By lynda.com | Thursday, August 27, 2015
So you’re learning how to code, moving beyond default hello world examples and taking your skills to the next level. Congratulations!
Coding isn’t difficult to learn if you take it step-by-step—but it’s hard to speak the language of a developer if you’re starting fresh.
We asked our top Developer authors for their sage advice on some of the most important terms and concepts for new coders to know. Here’s the top 18.
By Samantha Langit | Thursday, July 30, 2015
Parents, do you think your kids are too young to start learning to program? That’s not necessarily true.
Kids as young as 7 or 8 years old can learn the basics with Microsoft Kodu, a free visual programming environment. I know because I did it myself.
By Peggy Fisher | Friday, July 24, 2015
You can’t turn on the news lately without hearing a story about extreme weather: tornadoes, droughts, flooding. Weather affects all of us and we’re all interested in what’s going on outside our doors.
If you have a son or daughter who enjoys checking the weather, they might love to create their own weather app! Here’s how …
By Mark Niemann-Ross | Saturday, July 11, 2015
OK, kids. You thought you had two precious months of freedom. Nobody to tell you what to do. Sleep until noon, hang out with friends, no schedule.
But you’re finding everyone else has plans for you—right? #takeoutthegarbage #mowthelawn #cleanyourroom #loadthedishwasher #readagoodbook #getajob #takecareofyourlittlebrother #nomorescreentime
Don’t panic! We have a plan that’s going to make you cooler, get your parents off your back, and earn you more screen time. Are you ready?
By Mark Niemann-Ross | Monday, June 29, 2015
If you are a self-taught programmer, you’re in excellent company. Forty-eight percent of respondents to the 2015 stackoverflow survey said they never received a degree. Fifty-two percent have been coding for less than six years. More programmers have a github account than have a degree.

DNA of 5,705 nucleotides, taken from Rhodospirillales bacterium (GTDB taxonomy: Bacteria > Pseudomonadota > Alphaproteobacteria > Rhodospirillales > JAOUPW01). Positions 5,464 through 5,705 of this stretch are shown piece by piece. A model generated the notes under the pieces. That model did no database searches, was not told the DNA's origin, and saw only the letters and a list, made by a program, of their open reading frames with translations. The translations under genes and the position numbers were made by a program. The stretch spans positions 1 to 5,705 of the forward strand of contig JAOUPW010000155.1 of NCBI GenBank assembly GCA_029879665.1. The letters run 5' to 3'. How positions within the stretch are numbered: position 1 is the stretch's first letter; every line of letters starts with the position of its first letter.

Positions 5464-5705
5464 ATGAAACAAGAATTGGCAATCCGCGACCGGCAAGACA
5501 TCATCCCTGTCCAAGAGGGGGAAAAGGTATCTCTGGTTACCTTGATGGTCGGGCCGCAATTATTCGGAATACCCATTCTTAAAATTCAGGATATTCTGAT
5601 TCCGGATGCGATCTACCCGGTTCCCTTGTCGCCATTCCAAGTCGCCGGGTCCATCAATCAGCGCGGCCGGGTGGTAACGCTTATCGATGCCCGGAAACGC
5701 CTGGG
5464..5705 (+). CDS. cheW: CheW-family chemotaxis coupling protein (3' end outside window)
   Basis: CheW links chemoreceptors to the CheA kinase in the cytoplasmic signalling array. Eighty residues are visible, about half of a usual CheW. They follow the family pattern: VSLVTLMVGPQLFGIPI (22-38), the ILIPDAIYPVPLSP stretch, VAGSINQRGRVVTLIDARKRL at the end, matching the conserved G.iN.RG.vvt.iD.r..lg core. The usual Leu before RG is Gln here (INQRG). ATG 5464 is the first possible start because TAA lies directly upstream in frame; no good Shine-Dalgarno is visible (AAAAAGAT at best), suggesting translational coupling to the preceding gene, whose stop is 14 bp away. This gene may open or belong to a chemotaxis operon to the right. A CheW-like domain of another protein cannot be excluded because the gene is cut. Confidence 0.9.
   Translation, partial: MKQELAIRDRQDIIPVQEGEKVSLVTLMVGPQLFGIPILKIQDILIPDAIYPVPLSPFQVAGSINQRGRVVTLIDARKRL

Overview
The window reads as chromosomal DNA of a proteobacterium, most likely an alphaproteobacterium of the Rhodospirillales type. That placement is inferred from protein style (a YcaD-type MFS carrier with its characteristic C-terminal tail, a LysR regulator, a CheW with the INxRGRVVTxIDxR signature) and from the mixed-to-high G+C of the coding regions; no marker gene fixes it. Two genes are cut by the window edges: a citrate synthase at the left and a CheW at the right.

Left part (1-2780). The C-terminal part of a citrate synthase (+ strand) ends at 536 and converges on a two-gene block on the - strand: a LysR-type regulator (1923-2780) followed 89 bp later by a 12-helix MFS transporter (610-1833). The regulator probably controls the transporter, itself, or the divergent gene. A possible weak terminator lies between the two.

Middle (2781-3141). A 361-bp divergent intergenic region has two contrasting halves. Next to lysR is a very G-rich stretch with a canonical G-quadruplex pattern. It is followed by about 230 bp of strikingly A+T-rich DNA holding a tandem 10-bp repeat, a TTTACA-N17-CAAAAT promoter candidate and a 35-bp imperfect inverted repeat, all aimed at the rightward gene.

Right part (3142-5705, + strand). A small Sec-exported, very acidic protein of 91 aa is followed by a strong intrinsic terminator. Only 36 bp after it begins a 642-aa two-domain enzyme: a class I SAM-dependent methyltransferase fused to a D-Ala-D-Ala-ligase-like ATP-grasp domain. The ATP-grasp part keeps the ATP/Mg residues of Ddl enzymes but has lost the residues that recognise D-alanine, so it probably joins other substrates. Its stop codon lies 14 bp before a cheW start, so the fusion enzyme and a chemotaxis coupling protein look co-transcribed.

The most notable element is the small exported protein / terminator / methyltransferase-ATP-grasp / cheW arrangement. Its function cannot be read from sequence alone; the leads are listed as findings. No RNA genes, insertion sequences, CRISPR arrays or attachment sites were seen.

We asked the self-taught coders at lynda.com how and why they learned what they know—and to share advice to other self-taught programmers.
Here’s what they told us:
By Scott Fegette | Monday, June 8, 2015
Learning how to code doesn’t have to be a challenge. But when faced with setting up development environments, code editors, and servers before you can experience your first taste of success, it can certainly seem like a challenge.
Fret no more. With the new Practice Environments at lynda.com, there’s no setup involved. You can start coding alongside your course immediately in the comfort of your own web browser.
By Doug Winnie | Sunday, April 19, 2015
When I was learning how to code as a young child, I didn’t realize that that it would affect the way I see the world and tackle problems for the rest of my life.
When I look back, I realize there are three ways that coding teaches you to think—all of which prepare you for challenges far beyond coding.
By David Powers | Wednesday, April 15, 2015
Building a static website is relatively easy. But to build a rich, interactive web experience today takes much more code behind the scenes than you may have expected.
And while becoming a web developer may seem daunting, there’s a lot you can do to learn the ropes quickly and efficiently.
Here’s advice on how to become a web developer. I specialize in PHP for back-end development, but these tips are relevant no matter which aspect you’re interested in.
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